When Victoria attended an OCD support group, for the first time in her life she felt understood.
It is estimated that Obsessive Compulsive Disorder occurs in around 1.1% of the general population of the UK. Yet my whole childhood and adolescent life, I never crossed paths with anyone who had the same diagnosis.
My relationship with OCD has been ever-changing. It has challenged me, hindered me, isolated me, hurt me and hurt my loved ones. It has also driven me to be more resilient.
I have had almost two decades to learn and adapt to my diagnosis. I know stress is my trigger and I know how dangerously easily I can get stressed. From little things like breakfast to bigger things like weekends away, there are a million thoughts and factors to stress about. It is a frustrating cycle which ultimately means I can get stressed about getting stressed.
"I didn't understand why I was obsessing over certain things or why such distressing thoughts kept entering my mind."
As a teenager I grew up in a rural area and apart from the local GP there were no resources available to gain a better understanding of what was happening to me. With our slow-speed dial-up Internet, it wasn't like I could go online and find support or information there. I didn't understand why I was obsessing over certain things or why such distressing thoughts kept entering my mind. I couldn't make sense of it to myself so there was no way I could explain it to anyone else. The fear of judgement, being misunderstood or isolated further was too much. So, I powered on, or at least I tried.
Despite my school attendance plummeting from the very time-consuming morning routines, I managed to get the grades I needed for further education. In 2008, I moved to Edinburgh, and I have lived in the city ever since. Living in the city independently away from my support network of family and friends was difficult at first, but I soon learned to distract myself. With a busy work schedule and constant social life, I never had much alone time and the noise made it easier to keep everything that was going on in my head, in my head.
But after a while it was as if I ran out of storage space, I began to switch off. I didn't show up to work, I was becoming unreliable with my friends, I racked up thousands of pounds worth of debt on store cards from impulsive buying and my physical health and wellbeing took a hit as I had to choose between paying rent or having dinner. As my day-to-day life began to crumble, I realised my methods of coping had collapsed, and I needed help.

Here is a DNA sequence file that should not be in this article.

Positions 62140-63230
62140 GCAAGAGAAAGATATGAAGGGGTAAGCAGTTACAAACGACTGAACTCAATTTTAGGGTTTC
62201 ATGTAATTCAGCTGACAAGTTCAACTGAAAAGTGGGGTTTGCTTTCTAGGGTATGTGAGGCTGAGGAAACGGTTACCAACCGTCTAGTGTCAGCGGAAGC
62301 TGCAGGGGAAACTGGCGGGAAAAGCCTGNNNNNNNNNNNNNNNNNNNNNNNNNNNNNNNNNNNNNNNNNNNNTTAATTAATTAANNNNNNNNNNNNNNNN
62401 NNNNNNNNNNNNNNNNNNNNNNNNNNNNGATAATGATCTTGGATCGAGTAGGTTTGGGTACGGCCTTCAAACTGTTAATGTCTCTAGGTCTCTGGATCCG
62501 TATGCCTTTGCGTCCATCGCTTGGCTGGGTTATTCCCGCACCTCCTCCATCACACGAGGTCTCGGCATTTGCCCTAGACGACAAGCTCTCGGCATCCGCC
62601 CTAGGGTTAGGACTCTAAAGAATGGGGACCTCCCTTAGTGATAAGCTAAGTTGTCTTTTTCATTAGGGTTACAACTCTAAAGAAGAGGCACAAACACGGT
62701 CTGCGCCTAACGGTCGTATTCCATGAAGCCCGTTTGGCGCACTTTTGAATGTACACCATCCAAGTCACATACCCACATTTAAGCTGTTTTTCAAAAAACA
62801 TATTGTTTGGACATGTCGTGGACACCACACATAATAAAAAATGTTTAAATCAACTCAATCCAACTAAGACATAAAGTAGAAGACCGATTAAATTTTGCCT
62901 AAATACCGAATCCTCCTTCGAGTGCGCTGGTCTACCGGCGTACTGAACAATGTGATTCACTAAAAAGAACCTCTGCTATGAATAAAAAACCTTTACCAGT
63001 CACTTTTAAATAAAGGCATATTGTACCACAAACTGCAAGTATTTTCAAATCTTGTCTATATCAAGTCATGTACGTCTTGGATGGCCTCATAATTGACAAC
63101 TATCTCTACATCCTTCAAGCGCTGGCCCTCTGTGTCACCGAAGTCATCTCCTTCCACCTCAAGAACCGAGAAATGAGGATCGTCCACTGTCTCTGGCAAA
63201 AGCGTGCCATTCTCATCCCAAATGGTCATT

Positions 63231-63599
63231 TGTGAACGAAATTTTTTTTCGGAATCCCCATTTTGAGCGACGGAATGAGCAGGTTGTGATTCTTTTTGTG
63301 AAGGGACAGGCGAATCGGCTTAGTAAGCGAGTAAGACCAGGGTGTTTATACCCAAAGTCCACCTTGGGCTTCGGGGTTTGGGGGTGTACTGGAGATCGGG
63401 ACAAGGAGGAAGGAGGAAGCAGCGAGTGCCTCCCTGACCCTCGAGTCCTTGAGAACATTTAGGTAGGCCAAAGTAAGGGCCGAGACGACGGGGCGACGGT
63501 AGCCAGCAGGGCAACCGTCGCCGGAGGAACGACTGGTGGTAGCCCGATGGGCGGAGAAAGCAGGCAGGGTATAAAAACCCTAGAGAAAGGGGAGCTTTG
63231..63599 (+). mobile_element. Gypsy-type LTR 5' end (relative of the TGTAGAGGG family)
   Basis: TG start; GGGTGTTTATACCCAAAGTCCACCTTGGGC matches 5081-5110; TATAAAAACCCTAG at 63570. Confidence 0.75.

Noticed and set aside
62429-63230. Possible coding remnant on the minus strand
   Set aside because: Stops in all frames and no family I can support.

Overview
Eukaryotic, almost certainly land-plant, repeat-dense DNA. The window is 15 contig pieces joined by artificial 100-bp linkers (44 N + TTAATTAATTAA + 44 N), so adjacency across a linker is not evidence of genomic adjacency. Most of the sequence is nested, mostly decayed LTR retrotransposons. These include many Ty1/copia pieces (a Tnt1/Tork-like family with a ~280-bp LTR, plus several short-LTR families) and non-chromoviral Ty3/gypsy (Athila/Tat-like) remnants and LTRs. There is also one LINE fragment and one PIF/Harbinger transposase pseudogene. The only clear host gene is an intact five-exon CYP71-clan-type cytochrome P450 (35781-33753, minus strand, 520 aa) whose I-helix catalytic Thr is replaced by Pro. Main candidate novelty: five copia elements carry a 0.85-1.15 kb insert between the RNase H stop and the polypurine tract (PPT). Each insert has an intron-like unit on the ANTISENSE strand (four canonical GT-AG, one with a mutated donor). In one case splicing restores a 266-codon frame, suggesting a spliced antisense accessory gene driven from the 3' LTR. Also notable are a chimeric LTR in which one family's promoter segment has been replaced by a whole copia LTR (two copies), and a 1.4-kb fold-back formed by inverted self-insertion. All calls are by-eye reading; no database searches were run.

The first time I went to an OCD support group, I paced back and forth outside until I gathered the courage to walk through the door. I had no idea what to expect, and that "fear of the unknown" was beyond nerve-racking. The only reference I had for framing my concept of what was about to happen were the depictions of Alcoholics Anonymous meetings in the movies. The expectation of everyone saying hello in sync before sharing their personal story was high so I walked in with my speech prepared, ready to introduce me and my OCD to a room full of strangers.
"I sat in a room full of strangers who instantly understood me more than my friends and family."
What waited for me in that room was a pleasant surprise. Bar the fact that we sat in a circle, drinking cheap coffee and listening intently to each other one-by-one, it was not like the movies. The room wasn’t depressing but comforting.
I sat there in a room full of strangers who somehow instantly knew me and understood me more than my friends and family had ever been able to. What was irrational and nonsensical in the outside world was rational and relatable inside this room. I did not need to justify my actions or explain my train of thought. These strangers spoke my language, and for the first time I was truly understood. There is an immense power in that.
I left that first night of peer support feeling positive. I had spoken to people who were struggling severely and fighting for each day and others who were there to provide support and hope that it could get better. That mix of stages, realising I was somewhere in the middle, was immeasurably comforting.
Years later, I still use a support group. I am not there every month, but just knowing it is there does make all the difference. Once a month there are two events: a formal support group meeting and an activity, like the cinema or coffee. We also have a Facebook group. At the touch of a button, I can contact a group of people who speak the same complex language and they can instantly provide a feeling of comfort, understanding and support.
Peer support has played a crucial part in understanding both myself and my diagnosis. Learning from others is important. It is not a competition of “who has the worst situation”, but more a case of sharing common ground and the best methods to handle our circumstances and to develop our resilience. Even if you feel like your own life is a mess, you can help someone by just talking and listening to them. Supporting someone through their struggle can be a challenge, but it can also make you feel stronger and more accomplished. Everyone can benefit from peer support.
That first time you attend may give you feelings of fear and anxiety, but push through it. Utilise the resources and materials online, find your community. Hearing from others and realising that you aren’t so different can bring relief and can allow you to express yourself freely without fear of being misunderstood. You can just be you. It has helped me function, it has helped me grow in confidence and it has introduced me to some amazing and kind people. I am so glad that I acknowledged the fact I needed help and attended a support group. I highly recommend gathering the courage to walk through the door.
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